With limited treatment options available, slowing and preventing the spread of blaNDM-1 through an understanding of risk factors for its acquisition is essential. However, there is a paucity of published epidemiological studies reporting on risk factors for NDM-1 clinical infection. In order to evaluate risk factors for NDM-1 clinical infection and associated in-hospital mortality, we conducted a matched case-control study during a prolonged outbreak of NDM-1 producing Gram-negative bacteria in a South African hospital. We hypothesised that exposure to antibiotics and medical devices would be risk factors for NDM-1 clinical infection and would be associated with greater in-hospital mortality.


Ethics statement

Study participant age ranged from 20 years to 90 years, with a mean age of 61.3 and a median age of 64. Verbal informed consent was obtained from all patients or their next of kin prior to conducting telephonic interviews which collected information on past hospitalization/chronic care admission and travel history. Verbal consent was obtained as this was a retrospective study and patients had subsequently relocated to various parts of the country. Consent was captured on a consent form by the researchers. Consent to review clinical records were obtained from the hospital and all patient data were anonymized and de-linked from unique identifiers prior to analysis. Ethics approval for this study, including the consent procedure, was obtained from the Human Research Ethics Committee (Medical) at the University of the Witwatersrand, Johannesburg. (M130248)

Study setting and laboratory methods

The outbreak occurred across three private hospitals in South Africa with strong referral links. This study was confined to the hospital where the majority of cases (90/105, 86%) were detected, and all cases and controls were from the adult ICU. The hospital is located in the greater Johannesburg area, has a total of 322 beds including a 37-bed ICU, and offers tertiary-level specialist care.

In early August 2011 Klebsiella pneumoniae isolated from an 86-year-old male admitted following a hip fracture was found to harbour blaNDM-1. In response to this, the first case of NDM-1 both in the hospital and the country, a rectal screening programme was instituted to identify patients colonised with NDM-1-producers, with screening criteria revisions throughout the course of the outbreak. The method of screening employed by all diagnostic laboratories throughout the outbreak was direct real-time polymerase chain reaction (RT-PCR) testing for blaNDM-1 on dry rectal swabs. Clinical isolates demonstrating phenotypic resistance to carbapenems were further tested for blaNDM-1 using RT-PCR. The LightCycler 480 II (Roche Applied Science) instrument was used for the RT-PCR assay. The blaNDM-1 gene was amplified by a real time polymerase chain reaction (PCR) using the LightCycler 480 Probes Master kit (Roche Diagnostics, IN, USA) and the LightMix Modular NDM (ESBL) kit (Roche Diagnostics, IN, USA). The positive control was provided with the LightMix Modular kits and sterile water was used as a negative control. An internal control, the LightMix Modular PhHV Internal Control kit (Roche Diagnostics, IN, USA) was also included in the run.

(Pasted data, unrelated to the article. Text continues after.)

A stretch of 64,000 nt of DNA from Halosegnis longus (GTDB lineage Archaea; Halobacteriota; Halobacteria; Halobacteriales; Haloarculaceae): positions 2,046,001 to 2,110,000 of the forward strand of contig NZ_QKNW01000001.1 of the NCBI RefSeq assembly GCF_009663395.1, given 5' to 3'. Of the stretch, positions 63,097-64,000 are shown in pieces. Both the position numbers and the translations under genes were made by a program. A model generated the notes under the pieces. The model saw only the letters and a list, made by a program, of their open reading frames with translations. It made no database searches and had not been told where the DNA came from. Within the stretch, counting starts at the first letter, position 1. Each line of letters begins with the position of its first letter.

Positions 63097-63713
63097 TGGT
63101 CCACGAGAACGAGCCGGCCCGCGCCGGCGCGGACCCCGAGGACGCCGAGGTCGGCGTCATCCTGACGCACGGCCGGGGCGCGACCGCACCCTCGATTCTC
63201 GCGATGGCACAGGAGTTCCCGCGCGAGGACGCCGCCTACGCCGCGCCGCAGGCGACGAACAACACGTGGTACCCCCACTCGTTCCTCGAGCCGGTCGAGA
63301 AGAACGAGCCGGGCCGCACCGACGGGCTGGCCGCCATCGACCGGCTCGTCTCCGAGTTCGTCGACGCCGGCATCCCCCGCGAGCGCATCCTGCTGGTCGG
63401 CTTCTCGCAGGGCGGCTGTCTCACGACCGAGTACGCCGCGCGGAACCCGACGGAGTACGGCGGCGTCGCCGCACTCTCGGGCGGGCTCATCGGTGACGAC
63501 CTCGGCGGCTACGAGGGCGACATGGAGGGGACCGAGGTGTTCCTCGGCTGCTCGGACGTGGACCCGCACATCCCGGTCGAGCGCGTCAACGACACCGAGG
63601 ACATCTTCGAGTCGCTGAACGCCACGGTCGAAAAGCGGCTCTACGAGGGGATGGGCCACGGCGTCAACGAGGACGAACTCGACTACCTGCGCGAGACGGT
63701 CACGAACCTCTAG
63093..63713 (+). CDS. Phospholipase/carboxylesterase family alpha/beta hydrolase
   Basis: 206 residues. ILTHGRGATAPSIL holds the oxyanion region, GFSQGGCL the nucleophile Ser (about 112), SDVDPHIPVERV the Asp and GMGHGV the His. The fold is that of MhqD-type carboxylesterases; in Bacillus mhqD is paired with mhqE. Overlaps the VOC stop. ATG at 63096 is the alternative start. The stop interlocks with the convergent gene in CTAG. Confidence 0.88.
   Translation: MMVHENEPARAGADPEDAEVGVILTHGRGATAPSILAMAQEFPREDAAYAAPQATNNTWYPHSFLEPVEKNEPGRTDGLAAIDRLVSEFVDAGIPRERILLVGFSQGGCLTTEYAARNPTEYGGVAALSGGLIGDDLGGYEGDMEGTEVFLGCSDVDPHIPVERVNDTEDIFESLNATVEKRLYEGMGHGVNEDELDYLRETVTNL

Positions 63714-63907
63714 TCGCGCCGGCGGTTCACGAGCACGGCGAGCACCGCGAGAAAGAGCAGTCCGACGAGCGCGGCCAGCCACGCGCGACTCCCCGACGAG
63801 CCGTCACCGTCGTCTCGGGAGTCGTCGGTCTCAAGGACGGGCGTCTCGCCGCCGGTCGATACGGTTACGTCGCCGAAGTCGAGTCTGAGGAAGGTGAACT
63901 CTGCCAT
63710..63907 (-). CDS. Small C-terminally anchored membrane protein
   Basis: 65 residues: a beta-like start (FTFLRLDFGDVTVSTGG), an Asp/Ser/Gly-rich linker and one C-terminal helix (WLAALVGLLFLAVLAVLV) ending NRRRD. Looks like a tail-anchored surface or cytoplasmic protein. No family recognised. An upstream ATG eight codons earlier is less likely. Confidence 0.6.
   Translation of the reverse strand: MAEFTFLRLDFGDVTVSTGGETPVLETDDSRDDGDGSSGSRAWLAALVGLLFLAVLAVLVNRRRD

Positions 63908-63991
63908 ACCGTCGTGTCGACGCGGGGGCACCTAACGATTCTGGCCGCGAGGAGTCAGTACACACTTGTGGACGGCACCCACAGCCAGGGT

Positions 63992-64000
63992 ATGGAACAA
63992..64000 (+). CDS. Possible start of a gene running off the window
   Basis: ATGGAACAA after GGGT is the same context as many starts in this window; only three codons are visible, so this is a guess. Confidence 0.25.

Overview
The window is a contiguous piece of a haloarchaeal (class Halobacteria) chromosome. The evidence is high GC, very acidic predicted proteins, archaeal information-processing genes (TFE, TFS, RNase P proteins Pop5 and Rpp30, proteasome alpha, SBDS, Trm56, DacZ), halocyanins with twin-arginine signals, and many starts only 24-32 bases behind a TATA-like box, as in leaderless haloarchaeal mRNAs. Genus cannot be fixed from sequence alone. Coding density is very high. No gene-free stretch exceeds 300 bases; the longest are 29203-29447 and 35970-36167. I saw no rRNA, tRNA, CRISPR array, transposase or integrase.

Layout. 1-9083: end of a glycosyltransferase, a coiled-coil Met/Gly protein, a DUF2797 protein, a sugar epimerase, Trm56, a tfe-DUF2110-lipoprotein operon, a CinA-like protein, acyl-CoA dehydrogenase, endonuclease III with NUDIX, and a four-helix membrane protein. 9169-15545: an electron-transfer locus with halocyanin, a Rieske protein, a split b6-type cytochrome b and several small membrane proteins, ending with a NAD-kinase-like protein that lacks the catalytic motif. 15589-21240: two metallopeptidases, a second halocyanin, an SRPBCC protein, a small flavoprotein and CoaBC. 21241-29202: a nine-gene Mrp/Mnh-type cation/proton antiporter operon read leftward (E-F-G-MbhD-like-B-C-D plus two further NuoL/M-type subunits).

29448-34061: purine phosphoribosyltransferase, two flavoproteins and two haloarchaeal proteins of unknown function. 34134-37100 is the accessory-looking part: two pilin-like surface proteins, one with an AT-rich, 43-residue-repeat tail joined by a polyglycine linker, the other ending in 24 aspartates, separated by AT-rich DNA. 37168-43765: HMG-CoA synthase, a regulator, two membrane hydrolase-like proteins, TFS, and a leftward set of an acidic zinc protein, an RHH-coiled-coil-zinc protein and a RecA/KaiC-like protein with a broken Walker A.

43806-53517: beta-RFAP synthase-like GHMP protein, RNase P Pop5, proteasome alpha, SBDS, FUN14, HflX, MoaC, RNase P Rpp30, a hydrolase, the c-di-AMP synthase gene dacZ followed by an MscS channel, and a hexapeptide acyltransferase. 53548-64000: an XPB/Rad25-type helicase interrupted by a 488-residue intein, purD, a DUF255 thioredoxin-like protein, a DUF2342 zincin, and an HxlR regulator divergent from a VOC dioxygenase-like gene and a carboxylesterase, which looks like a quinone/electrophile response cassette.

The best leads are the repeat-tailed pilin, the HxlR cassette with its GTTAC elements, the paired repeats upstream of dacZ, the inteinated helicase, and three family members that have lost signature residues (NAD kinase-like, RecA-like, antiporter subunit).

All microbiological testing was conducted in routine private diagnostic laboratories servicing the private healthcare sector. Thirteen NDM-positive isolates (seven case isolates and six epidemiologically linked environmental specimens collected in the adult ICU) were subjected to DNA fingerprinting by macro-restriction analysis on pulsed-field gel electrophoresis (PFGE) at the Infection Control Services Laboratory, National Health Laboratory Services. PFGE was performed as described previously.[17]

Cases and Controls

The study design is summarized in Fig 1.

Fig 1. Study design and selection of cases and controls.

NDM-1 = New Delhi metallo-β-lactamase; RT-PCR = real-time polymerase chain reaction testing.

All patients admitted between 1 July 2011 and 31 October 2012 were eligible for inclusion. We included cases where blaNDM-1 was detected on an isolate from a specimen collected at least 48 hours after admission and the infection was categorised as a healthcare-associated infection as per the Centers for Disease Control and Prevention/National Healthcare Safety Network definitions.[18] Potential cases were excluded if blaNDM-1 was detected on rectal screening alone, where rectal screening was positive within the first 48 hours of admission, or where clinical records were incomplete. After exclusion of cases not fulfilling the inclusion criteria, 40 cases remained and three controls were matched to each case for sex (male/female), age (+/- 5 years), date of hospital admission (+/- 14 days) and ICU admission (yes/no). Where more than three eligible controls were identified on the hospital’s electronic database, three controls were randomly selected. Controls were excluded if they had blaNDM-1 detected on any sample during the hospitalisation period, if patient records were incomplete or missing, or if the patient was admitted for less than 48 hours.

No controls could be found meeting the matching criteria for two cases and for three cases only two matching controls could be identified. Another 52 controls were excluded for missing/incomplete medical records (n = 26), record of screening NDM-1 positive on dry rectal swab (n = 13) or being admitted for less than 48 hours (n = 13). The final sample consisted of 38 cases and 68 controls.